Better late than never for Vanderbilt grad Ditty

Updated: November 6, 2007

Bay Ismoyo/AFP/Getty Images

Six years after turning pro, Julie Ditty finally reached her goal of a top-100 ranking.

American Julie Ditty has high hopes for 2008 season

It could have been "Rudy" or "Rocky." It could have been "Hoosiers." Take your pick of long-suffering, gallant underdog sports flicks.

Julie Ditty felt like she was starring in her own production after she beat Vania King in three sets to advance to the semifinals of the Bell Challenge tournament in Quebec City last week. "I said to my coach, 'Am I in a movie?'" Ditty said Monday.

If you need an antidote (or a hot shower) after a week in which tennis reeled from a rash of sad, sordid and surreal revelations, consider Ditty's story. It's the age-old tale of someone reaching a goal after years of unnoticed, thankless effort.

When Ditty turned pro in 2001 after graduating from Vanderbilt University, she told herself she was capable of cracking the top 100. This week, she finally did it -- slotting in at a career-high No. 91, which should assure her a spot in the main draw of the Australian Open.

The 28-year-old lefty from Ashland, Ky., had never advanced past the second round at a WTA-level event before Quebec City. She had to come through three qualifying rounds first, and teetered on the precipice in the very first one, saving two match points before she prevailed.

Ditty beat No. 59 Alize Cornet of France in straight sets and knocked out No. 120 Maret Ani of Estonia and King, who has slid to No. 113, before losing to 36th-ranked Julia Vakulenko of the Ukraine in three sets.

For most of the last few seasons, Ditty has faced the weekly decision of whether to play in lower-level professional events or take her chances in qualifying tournaments for WTA tournaments.

"I was a little afraid to take that next step," she said. Most of the time, she opted for the lesser tournaments, which she has had great success in. Ditty's 22 doubles titles and eight singles championships tie her for the record -- for men or women -- on the U.S. Tennis Association's Pro Circuit. Nonetheless, Ditty doesn't want her final screenplay to read like "Bull Durham."

"I've put in a lot of hard work, and it's nice to be recognized for something I worked hard for, but I'm looking forward to playing more WTA events," Ditty said.

Ditty is the fourth-oldest of six kids. Her father, a dermatologist, runs the Ashland Pro Circuit event. He also was her chief support in her first couple of seasons on tour, when Ditty was struggling to make ends meet.

She traveled by herself and on her own dime, without sponsors or a coach. "I just told myself I'd see how it goes, and if I don't really feel like I'm improving, I'll stop," she said. "I really do enjoy traveling and meeting people."

That's fortunate, because Ditty's typical itinerary includes a lot of backwaters along with the great capitals of the world. This season, her busiest and most successful as a pro, she went 49-25 in singles play and 30-23 in doubles while journeying from Bogota to Bali with lots of stops like Hammond, La., and Pelham, Ala. in between. She trains at the Van der Meer Tennis Academy in Hilton Head, S.C.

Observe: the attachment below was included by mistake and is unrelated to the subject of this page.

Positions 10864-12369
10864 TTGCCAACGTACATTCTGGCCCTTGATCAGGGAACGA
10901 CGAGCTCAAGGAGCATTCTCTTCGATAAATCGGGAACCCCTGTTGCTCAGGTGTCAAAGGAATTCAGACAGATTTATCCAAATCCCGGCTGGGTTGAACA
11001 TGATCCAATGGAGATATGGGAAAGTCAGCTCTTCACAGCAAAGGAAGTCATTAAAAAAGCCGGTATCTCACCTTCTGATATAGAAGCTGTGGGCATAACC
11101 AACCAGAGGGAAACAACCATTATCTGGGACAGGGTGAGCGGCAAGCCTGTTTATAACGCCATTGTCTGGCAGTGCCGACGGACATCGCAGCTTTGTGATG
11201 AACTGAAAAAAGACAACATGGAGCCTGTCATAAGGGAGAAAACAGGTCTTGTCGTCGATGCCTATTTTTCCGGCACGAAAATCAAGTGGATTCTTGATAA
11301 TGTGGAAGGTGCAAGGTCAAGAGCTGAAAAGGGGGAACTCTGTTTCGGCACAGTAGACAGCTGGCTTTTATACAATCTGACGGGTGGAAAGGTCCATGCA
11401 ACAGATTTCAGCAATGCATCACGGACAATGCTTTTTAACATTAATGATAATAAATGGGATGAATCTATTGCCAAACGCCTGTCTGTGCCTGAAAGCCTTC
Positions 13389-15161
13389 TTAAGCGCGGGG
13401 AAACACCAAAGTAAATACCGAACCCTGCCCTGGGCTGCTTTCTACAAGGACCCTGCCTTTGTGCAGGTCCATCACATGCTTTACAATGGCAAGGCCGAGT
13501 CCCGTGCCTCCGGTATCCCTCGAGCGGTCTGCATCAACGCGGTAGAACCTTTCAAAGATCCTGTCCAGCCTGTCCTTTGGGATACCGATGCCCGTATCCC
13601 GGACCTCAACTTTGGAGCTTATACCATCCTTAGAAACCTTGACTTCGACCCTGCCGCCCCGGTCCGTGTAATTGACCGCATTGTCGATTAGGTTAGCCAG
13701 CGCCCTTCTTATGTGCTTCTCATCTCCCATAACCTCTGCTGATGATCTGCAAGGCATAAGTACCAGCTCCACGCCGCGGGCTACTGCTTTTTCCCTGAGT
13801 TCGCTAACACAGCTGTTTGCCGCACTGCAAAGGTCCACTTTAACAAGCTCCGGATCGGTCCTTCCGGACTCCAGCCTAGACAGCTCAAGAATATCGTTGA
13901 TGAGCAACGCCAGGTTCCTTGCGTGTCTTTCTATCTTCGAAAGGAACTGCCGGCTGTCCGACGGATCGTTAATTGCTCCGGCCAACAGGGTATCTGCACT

There were a few seasons in which Ditty lost about as many as she won and wondered if she would be better served by putting her undergraduate degree in early childhood education to work. But she persisted, fueled by stubborn self-belief. "I just always felt like I knew I could do it," she said.

Ditty's confidence was buoyed the past two summers by stints with World Team Tennis franchises in New York and Boston. She decided to hire a fitness trainer this fall and said it made a difference in her Asian swing, during which she played well but ran into a reborn Lindsay Davenport in consecutive tournaments.

A friend, Israeli pro Amir Hadad, connected Ditty with his former coach, Mark Hanson, a teaching pro based in Tacoma, Wash. They've been working together for the past few weeks and "I can't even tell you how much my game has improved," said Ditty, who won a $50,000 USTA event in Lawrenceville, Ga., the week before she began her run in Quebec City. "It's really hard to critique yourself."

The partnership didn't begin auspiciously, as Ditty lost first-round matches in the singles and doubles draws in a tournament in San Francisco on her second day with Hanson. "I didn't know if I was going to be sent home or what," Hanson joked.

Yet his overall assessment of Ditty in their first week together was swift and positive. "She's capable of hitting every shot and playing every game style, but she didn't have a real clear grasp of what her strengths were, how to use them and set them up," Hanson said.

In the past few weeks, Hanson said, Ditty has "started to understand that with the work she puts in, she deserves to win."

"I feel lucky to work with her," Hanson said. "Her personality is really easy. She gets along great with the other players on tour. The tournament administrators all love her. The umpires love her. I still feel like she has a few good years left -- it sounds funny to say that she's an up-and-comer at 28, but I think you're going to see her game flourish."

Ditty has played main draw doubles at Roland Garros and the U.S. Open, but her Aussie Open appearance figures to be her first in main draw singles match at a Slam. She plans to play the Gold Coast and Sydney events beforehand.

Bonnie D. Ford is a frequent contributor to


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